The Turkish government detained a total of 334 people last week (July 30-August 6) as part of its massive post-coup witch hunt targeting alleged members of the Gülen movement, according to a statement by the Turkish Interior Ministry on Monday.
Police took 15,190 people into custody over alleged links to the movement in the first half of 2018.
Meanwhile, Turkish prosecutors have issued detention warrants for nine active duty and former military officers as part of the Turkish government’s massive post-coup witch hunt targeting alleged members of the Gülen movement.
According to a statement by the Ankara Chief Public Prosecutor’s Office, the warrants were issued for personnel of the Turkish Land Forces Command, including two officers. They have been accused of periodically communicating with alleged members of the movement with pre-paid phone cards and pay phones.
Also on Monday, police detained 29 military officers in 20 provinces across Turkey following the issuance of detention warrants by the Kilis Chief Public Prosecutor’s Office for 31 military officers over alleged links to the Gülen movement. It was reported that 14 are still their on active duty.
Separately, at least 24 people, including dismissed police officers, were detained in western Bursa province on Monday. The Bursa Chief Public Prosecutor’s Office had issued arrest warrants for former 25 police officers who were previously dismissed from their jobs for alleged links to the Gülen movement.
In a separate police raid in two locations in Bursa city center on Monday, police detained three people on suspicion of links to the Gülen movement.
On Saturday, 12 more people had been detained on the same accusation in Bursa province.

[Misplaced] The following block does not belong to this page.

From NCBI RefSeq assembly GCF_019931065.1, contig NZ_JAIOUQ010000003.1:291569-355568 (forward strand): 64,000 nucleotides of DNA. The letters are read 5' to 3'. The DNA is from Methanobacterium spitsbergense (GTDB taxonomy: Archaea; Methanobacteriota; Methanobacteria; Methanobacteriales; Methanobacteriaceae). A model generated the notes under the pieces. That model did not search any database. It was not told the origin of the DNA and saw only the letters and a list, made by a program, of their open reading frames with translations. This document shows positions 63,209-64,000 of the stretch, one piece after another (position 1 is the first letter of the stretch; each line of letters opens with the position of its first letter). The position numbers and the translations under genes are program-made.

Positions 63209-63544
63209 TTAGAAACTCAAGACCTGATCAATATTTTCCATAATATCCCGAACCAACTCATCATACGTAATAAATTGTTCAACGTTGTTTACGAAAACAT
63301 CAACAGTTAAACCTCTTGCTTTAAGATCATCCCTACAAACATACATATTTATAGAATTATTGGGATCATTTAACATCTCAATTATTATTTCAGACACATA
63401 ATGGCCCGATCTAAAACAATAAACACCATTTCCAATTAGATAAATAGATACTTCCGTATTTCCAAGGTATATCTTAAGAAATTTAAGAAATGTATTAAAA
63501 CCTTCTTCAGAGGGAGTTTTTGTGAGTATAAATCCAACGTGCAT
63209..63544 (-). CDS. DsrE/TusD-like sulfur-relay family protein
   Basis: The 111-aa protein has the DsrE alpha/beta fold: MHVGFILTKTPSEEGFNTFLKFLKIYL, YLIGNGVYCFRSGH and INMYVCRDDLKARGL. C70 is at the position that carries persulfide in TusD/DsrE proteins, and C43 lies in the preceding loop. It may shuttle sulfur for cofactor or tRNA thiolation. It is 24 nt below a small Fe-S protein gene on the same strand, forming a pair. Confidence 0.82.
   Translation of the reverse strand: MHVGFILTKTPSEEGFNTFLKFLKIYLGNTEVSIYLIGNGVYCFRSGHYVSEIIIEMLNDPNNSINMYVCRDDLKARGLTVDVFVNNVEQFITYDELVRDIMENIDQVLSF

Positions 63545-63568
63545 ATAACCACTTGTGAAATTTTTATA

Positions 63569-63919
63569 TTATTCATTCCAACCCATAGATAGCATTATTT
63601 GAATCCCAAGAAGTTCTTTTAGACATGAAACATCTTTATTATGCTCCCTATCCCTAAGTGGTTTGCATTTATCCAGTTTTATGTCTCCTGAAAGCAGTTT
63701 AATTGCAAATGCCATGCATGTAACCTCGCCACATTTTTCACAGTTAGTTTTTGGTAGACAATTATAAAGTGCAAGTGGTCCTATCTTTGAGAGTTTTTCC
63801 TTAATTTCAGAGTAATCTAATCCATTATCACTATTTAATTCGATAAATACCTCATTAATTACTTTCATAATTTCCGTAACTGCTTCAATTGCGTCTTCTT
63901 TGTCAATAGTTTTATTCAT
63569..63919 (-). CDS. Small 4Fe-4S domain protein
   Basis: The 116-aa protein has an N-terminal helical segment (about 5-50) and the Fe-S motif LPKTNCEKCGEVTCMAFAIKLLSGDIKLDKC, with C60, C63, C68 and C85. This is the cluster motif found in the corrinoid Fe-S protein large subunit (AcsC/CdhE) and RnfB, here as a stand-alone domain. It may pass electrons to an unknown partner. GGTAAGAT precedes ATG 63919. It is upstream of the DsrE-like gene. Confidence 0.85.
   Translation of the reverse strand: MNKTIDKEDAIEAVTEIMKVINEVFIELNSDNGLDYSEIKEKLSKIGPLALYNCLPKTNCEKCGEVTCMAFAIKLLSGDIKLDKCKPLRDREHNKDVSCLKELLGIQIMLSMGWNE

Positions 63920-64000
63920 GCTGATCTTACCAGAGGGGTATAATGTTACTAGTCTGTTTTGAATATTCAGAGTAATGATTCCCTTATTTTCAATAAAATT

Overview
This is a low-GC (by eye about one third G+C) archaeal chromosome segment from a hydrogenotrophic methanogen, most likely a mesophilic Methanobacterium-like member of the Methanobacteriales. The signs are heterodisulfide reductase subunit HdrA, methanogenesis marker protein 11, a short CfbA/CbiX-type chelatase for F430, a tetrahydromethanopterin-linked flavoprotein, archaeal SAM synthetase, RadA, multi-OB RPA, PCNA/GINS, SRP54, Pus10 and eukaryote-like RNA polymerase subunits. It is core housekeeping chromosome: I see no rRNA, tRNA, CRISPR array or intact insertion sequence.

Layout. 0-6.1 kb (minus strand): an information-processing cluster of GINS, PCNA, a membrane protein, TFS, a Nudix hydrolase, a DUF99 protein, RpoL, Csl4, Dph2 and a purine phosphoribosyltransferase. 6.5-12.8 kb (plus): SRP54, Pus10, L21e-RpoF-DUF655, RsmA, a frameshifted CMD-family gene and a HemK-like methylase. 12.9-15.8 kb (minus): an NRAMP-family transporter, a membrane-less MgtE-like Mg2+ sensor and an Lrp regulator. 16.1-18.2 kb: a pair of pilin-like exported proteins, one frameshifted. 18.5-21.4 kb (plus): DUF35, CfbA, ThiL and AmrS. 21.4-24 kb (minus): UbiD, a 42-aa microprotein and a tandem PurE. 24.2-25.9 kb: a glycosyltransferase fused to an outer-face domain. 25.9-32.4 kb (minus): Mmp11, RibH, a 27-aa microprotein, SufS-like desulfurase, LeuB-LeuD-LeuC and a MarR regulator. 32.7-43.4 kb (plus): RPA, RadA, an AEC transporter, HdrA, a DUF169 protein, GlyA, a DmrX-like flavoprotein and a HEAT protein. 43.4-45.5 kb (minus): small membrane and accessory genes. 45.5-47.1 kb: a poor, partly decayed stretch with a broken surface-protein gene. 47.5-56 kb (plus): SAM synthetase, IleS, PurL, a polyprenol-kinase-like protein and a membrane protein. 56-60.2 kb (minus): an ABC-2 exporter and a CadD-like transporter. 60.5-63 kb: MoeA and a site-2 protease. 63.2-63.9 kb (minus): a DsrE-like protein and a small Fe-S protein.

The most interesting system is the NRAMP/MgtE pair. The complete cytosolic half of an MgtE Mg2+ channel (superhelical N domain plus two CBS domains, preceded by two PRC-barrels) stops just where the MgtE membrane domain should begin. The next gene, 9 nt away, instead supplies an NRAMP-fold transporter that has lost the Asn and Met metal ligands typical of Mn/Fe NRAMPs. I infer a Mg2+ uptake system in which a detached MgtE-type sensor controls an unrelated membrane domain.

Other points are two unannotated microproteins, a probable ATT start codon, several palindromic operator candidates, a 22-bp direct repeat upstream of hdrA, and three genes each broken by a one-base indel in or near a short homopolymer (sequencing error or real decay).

Hundreds of thousands of people in Turkey have been the subject of legal proceedings in the last two years on charges of membership in the Gülen movement since a coup attempt on July 15, 2016, a Turkish Justice Ministry official told a symposium on July 19, 2018.
“Legal proceedings have been carried out against 445,000 members of this organisation,” Turkey’s pro-government Islamist news agency İLKHA quoted Turkish Justice Ministry Deputy Undersecretary Ömer Faruk Aydıner as saying.
Turkey survived a controversial military coup attempt on July 15, 2016 that killed 249 people. Immediately after the putsch, the Justice and Development Party (AKP) government along with President Recep Tayyip Erdoğan pinned the blame on the Gülen movement.
Fethullah Gülen, who inspired the movement, strongly denied having any role in the failed coup and called for an international investigation into it, but President Erdoğan — calling the coup attempt “a gift from God” — and the government initiated a widespread purge aimed at cleansing sympathizers of the movement from within state institutions, dehumanizing its popular figures and putting them in custody.
Turkey has suspended or dismissed about 170,000 judges, teachers, police and civil servants since July 15, 2016. On December 13, 2017 the Justice Ministry announced that 169,013 people have been the subject of legal proceedings on coup charges since the failed coup.
Turkish Interior Minister Süleyman Soylu announced on April 18, 2018 that the Turkish government had jailed 77,081 people between July 15, 2016 and April 11, 2018 over alleged links to the Gülen movement.